At one point or the other, there could be a distance between the partners, which can only be fixed when they talk about it. If one of the partners is paying heed to it while the other isn’t, this can lead to a fight.
How to stop constant fighting in a relationship
Here’s a simple five-step plan for you and your partner to work on that will allow you to stop constant fighting in a relationship as well as learn how to communicate in a way that will allow the relationship to become stronger than ever.
1. Learn your communication styles & love language
About two years ago, I sat in a car with my friend as she fumed over the fact that she had gotten into another fight with her boyfriend over the state of the house. I’d just been there- the house was spotless, but I didn’t say that; instead, I listened.
“He never apologizes.”
I knew that wasn’t all she had on her mind, so I didn’t say anything.
“He just stands there and stares at me. It’s been two days, and he still hasn’t apologized to me. I came home yesterday, and the house was spotless, there were flowers on the table, and still, he won’t even say he’s sorry.”
“Do you think maybe his actions were his apology?” I asked.
“It doesn’t matter. I want him to apologize.”
I didn’t say anything else. But I had suspected for a while that the couple wasn’t going to last much longer, and after the conversation with my friend, I knew that I was right. Less than three months later the couple had ended things with each other.
Do you see the point of the story?
When couples argue constantly, it has been my experience that this has a lot to do with the fact that they don’t know how to communicate. Sure, they know how to say “you’re being a jerk.” or “I didn’t like when you did that.” but that isn’t communicating!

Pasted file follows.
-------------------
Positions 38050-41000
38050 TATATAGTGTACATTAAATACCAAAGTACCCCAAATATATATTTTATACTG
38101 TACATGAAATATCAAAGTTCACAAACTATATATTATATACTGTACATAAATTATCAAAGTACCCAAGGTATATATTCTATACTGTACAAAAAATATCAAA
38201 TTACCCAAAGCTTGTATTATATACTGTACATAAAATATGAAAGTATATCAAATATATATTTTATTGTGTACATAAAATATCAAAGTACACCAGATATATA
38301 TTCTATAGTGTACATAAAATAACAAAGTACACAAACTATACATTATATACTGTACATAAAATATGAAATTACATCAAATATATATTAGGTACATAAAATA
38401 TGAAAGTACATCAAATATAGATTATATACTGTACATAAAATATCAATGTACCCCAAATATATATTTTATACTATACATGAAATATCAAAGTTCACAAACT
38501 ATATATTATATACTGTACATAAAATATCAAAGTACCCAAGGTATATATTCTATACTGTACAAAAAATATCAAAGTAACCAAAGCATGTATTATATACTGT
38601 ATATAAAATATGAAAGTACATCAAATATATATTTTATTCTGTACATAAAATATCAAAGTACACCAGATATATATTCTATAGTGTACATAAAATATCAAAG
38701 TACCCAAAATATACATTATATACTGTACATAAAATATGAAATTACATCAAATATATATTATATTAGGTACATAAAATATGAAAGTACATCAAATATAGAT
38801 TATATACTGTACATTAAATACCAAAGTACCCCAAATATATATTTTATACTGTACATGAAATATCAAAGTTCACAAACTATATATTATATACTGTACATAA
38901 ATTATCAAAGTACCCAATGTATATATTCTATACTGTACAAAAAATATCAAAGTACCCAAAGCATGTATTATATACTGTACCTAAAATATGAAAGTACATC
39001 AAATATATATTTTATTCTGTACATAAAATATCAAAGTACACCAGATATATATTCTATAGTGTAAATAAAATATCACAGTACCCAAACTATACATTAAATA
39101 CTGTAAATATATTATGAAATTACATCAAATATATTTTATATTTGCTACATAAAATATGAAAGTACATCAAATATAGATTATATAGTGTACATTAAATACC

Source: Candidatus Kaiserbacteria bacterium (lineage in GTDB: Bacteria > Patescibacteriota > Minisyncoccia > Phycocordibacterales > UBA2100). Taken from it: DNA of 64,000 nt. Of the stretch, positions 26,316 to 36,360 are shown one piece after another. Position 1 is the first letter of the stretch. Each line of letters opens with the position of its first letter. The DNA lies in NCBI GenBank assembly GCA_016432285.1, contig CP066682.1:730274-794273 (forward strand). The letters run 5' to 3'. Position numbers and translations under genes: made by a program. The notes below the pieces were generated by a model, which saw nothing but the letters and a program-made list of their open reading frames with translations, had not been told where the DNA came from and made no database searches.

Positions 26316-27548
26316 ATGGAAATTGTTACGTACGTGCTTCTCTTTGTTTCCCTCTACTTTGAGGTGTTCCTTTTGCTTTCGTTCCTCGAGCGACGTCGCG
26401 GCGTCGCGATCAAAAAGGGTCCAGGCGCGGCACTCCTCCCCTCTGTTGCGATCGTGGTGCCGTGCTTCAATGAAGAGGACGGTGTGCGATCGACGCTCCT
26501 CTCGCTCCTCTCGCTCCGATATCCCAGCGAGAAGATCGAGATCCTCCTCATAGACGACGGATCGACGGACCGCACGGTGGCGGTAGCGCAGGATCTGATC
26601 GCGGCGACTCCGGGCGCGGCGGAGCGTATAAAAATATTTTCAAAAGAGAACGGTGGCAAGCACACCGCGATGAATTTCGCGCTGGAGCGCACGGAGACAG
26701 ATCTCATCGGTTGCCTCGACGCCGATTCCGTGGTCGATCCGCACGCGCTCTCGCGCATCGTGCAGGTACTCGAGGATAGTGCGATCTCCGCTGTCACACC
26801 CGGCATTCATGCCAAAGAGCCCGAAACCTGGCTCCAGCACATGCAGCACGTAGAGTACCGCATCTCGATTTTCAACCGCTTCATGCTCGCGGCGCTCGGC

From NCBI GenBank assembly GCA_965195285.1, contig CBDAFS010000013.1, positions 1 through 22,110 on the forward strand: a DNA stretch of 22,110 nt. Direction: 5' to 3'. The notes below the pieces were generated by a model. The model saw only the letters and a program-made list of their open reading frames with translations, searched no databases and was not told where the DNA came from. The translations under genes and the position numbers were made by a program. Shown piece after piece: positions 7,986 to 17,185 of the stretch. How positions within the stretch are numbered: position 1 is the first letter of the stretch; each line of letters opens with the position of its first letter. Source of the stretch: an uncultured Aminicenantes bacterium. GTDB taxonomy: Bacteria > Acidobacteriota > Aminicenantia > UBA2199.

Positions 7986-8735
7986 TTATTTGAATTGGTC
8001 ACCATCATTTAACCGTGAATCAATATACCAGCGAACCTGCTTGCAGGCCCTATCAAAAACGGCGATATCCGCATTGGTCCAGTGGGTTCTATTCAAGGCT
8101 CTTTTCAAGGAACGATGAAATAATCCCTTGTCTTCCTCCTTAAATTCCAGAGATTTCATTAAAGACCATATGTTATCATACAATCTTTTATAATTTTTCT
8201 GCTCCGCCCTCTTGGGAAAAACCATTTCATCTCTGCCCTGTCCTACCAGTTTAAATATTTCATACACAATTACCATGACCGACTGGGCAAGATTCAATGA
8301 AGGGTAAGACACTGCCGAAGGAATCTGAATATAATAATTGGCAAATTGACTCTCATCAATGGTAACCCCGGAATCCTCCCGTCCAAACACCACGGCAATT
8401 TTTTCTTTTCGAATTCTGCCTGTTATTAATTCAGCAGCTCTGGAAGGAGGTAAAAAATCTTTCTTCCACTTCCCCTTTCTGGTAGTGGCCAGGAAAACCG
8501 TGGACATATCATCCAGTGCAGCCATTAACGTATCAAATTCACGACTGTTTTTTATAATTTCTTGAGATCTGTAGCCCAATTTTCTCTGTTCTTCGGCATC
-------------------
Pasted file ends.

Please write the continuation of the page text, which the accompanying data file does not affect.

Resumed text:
That is the kind of communication that leads to constant fighting in a relationship, and no one wants that.
That’s saying something hurtful, something that will inspire your partner to come back with a rebuttal. This is what happens when couples communicate based on their communication styles.
Note: When you and your partner exchange love languages, it is important that you remember they may be different. This means that you may have to make a conscious effort to show your partner love in the way that they need.
The video below clearly explains 5 different types of love language that will help you figure out what is your love language and that of your partner’s:
2.Learn your trigger points & discuss them
In this day and age, a lot of people hear the term trigger, and they roll their eyes. They associate it with being fragile, but the truth is, we all have trigger points that tug at something, most often past trauma.
6 months after a 2-year-long abusive relationship, I was in a new (healthy) relationship. I wasn’t used to not constantly fighting in a relationship when my partner let out a loud cuss word when he dropped a glass. I felt my body instantly tense up. That was the word my ex always used when he was really angry.
When we are aware of what triggers us, we can communicate it to our partner so that they understand.
My partner didn’t know he had triggered me. He didn’t understand why I wanted to be at the other end of the couch suddenly or why I was on edge by everything he said because I didn’t communicate that until hours later.
Thankfully, despite my lack of communication, we didn’t fight but considering I suddenly didn’t want to be within reach of my partner, and how bad that probably made them feel, it would have been understandable if it had.